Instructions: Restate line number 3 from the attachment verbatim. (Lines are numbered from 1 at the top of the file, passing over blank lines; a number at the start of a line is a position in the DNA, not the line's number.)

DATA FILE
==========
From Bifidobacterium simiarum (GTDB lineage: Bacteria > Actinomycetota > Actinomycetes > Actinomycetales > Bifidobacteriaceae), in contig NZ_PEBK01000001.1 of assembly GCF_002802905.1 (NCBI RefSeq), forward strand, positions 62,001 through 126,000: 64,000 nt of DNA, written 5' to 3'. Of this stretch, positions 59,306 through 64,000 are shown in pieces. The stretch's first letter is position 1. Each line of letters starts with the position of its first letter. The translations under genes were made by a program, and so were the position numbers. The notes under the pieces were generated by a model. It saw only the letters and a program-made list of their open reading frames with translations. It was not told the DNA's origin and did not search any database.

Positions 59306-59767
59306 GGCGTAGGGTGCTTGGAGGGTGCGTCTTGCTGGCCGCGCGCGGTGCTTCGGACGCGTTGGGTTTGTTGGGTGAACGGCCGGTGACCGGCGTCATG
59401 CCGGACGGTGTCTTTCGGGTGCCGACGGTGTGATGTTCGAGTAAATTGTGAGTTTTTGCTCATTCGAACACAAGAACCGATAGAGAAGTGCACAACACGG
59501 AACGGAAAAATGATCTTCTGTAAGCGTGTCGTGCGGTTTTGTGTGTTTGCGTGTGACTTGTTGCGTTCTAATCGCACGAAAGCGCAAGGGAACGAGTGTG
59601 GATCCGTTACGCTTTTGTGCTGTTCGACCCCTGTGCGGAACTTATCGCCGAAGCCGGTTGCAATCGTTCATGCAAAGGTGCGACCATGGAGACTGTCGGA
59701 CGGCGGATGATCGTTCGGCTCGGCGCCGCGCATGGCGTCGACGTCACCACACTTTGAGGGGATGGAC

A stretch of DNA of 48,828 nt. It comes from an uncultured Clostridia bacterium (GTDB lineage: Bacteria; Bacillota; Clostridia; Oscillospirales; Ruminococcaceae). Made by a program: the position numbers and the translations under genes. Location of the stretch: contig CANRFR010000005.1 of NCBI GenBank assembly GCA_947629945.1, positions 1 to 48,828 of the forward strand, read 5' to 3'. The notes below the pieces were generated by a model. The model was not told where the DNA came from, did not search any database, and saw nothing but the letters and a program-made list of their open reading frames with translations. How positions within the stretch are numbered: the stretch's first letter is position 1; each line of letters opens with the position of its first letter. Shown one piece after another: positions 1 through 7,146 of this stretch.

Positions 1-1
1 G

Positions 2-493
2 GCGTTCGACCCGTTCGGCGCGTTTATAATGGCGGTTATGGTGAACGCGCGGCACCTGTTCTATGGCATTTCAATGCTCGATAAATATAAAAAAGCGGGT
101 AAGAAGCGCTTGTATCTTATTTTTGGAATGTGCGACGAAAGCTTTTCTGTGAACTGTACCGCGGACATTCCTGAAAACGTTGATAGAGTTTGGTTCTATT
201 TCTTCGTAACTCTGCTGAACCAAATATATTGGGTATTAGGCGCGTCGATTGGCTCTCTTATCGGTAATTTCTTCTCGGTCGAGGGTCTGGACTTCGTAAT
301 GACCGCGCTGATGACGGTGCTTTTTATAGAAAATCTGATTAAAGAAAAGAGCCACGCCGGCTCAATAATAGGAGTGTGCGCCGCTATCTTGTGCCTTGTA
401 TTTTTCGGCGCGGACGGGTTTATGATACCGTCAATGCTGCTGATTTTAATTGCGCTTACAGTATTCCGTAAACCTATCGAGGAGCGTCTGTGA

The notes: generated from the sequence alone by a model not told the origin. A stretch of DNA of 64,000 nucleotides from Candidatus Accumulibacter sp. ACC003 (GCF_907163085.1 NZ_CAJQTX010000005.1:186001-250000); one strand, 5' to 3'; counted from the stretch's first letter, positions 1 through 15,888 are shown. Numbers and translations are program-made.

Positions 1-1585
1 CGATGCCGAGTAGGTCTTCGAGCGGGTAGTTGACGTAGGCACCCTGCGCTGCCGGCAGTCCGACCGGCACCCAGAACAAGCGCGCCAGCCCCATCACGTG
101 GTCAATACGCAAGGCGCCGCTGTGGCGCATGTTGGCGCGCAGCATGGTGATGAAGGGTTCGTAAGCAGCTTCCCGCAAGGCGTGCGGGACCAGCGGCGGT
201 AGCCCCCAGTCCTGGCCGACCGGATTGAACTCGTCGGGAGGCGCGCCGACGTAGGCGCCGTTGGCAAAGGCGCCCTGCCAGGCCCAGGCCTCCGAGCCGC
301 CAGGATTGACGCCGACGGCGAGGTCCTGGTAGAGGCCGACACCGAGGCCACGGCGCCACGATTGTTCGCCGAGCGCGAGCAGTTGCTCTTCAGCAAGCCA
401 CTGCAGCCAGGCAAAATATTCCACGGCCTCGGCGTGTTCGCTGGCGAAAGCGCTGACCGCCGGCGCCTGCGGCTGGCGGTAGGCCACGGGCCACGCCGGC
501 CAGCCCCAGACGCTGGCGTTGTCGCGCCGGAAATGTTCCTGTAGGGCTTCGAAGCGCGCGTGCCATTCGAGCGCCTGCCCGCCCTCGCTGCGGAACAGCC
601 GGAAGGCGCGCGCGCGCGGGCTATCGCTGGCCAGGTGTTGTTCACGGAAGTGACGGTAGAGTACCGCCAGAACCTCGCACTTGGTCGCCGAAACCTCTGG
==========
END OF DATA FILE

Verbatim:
59306 GGCGTAGGGTGCTTGGAGGGTGCGTCTTGCTGGCCGCGCGCGGTGCTTCGGACGCGTTGGGTTTGTTGGGTGAACGGCCGGTGACCGGCGTCATG